Former Fox News host Bill O'Reilly was back on camera Wednesday night in the debut of a 30-minute webcast called No Spin News, which could become a regular feature for premium subscribers to his website.

During the live webcast, which featured commercials and a resurrection of his "Talking Points Memo," O'Reilly welcomed his "Philadelphia bud" Michael Smerconish, a SiriusXM host and Inquirer columnist, to discuss several topics, including the North Korea situation and last month's FBI raid at the home of Paul Manafort, President Trump's former campaign chairman.

Manafort is "entitled to the presumption of innocence, but that meeting at Trump Tower with Russians is troublesome," Smerconish said. "I'm not in the 'there's collusion' camp, but the emails that preceded that meeting are problematic."

O'Reilly also brought up CNN, which he described as part of the "Hate Trump media" overflowing with "hour after hour of speculation" involving claims of possible collusion between the Trump campaign and the Russian government. Smerconish, who hosts a weekend program on CNN, said he thought some personalities on the network and at other news outlets may go overboard at times.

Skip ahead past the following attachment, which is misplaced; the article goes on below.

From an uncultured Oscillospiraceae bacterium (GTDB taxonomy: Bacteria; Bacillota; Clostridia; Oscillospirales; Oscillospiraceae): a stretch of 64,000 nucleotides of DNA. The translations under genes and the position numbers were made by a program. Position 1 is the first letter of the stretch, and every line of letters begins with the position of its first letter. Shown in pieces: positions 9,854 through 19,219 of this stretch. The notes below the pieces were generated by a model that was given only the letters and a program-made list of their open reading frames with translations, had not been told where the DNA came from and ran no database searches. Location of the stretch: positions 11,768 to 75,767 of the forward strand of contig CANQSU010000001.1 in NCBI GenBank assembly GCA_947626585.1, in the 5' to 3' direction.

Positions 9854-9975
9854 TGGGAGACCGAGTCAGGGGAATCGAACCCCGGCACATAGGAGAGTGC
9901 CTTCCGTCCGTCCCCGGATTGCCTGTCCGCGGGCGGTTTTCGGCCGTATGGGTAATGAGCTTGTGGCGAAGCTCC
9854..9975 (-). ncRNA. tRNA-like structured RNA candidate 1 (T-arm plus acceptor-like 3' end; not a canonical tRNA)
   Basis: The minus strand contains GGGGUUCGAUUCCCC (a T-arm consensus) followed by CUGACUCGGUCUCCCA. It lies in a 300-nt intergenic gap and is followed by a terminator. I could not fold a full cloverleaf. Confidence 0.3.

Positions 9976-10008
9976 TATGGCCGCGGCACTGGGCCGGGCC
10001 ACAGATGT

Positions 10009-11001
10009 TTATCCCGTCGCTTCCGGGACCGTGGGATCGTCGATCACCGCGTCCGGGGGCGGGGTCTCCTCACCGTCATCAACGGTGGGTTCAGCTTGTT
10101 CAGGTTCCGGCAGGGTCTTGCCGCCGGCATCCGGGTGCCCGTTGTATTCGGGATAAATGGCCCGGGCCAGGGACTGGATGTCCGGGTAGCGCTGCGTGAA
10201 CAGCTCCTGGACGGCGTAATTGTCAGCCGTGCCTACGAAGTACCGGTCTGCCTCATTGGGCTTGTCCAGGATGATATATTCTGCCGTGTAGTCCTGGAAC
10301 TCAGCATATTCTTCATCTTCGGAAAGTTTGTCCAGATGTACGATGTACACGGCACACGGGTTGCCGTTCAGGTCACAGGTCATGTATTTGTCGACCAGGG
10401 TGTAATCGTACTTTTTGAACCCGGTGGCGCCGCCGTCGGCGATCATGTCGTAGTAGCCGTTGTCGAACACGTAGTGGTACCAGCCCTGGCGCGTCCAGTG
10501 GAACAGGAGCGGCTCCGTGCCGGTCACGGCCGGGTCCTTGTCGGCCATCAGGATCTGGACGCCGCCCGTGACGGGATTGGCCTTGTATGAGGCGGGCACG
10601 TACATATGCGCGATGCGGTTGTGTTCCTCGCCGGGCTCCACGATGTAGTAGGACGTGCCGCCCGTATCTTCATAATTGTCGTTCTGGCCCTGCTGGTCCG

"I think there have been people out there who have been lying in wait for this president since before the inauguration," Smerconish said, "I think there are some who go after him and make it their livelihood to do so."

But Smerconish stopped short of saying CNN as a network was attempting to undermine Trump, as O'Reilly and others have claimed.

"No, I don't believe that," Smerconish said.

Despite his views of the network, O'Reilly said he had agreed to be a guest on Smerconish's show in September.

"Smerconish is a fair man," O'Reilly told his audience. "Just because he works for CNN doesn't mean anything."

O'Reilly's return to a familiar format comes nearly four months after the popular host was fired by Fox News after the New York Times reported the network paid $13 million to five former Fox News personalities to settle claims of sexual and verbal harassment. O'Reilly left Fox News with a $25 million settlement, and denied any wrongdoing.

"It is tremendously disheartening that we part ways due to completely unfounded claims," O'Reilly said at the time. "But that is the unfortunate reality many of us in the public eye must live with today."